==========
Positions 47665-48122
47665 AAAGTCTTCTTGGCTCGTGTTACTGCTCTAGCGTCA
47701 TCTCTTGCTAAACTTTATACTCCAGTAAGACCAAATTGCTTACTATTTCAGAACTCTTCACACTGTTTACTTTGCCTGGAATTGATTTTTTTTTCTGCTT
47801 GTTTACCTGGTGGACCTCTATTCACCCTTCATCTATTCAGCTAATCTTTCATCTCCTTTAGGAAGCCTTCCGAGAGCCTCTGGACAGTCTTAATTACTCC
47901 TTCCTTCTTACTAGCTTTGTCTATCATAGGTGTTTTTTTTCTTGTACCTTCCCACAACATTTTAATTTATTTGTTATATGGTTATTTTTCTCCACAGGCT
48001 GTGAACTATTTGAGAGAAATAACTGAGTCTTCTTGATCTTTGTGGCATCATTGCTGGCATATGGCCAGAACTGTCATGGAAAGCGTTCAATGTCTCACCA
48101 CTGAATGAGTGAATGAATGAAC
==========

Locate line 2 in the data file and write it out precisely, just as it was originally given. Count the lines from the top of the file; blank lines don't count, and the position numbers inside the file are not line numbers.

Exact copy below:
47665 AAAGTCTTCTTGGCTCGTGTTACTGCTCTAGCGTCA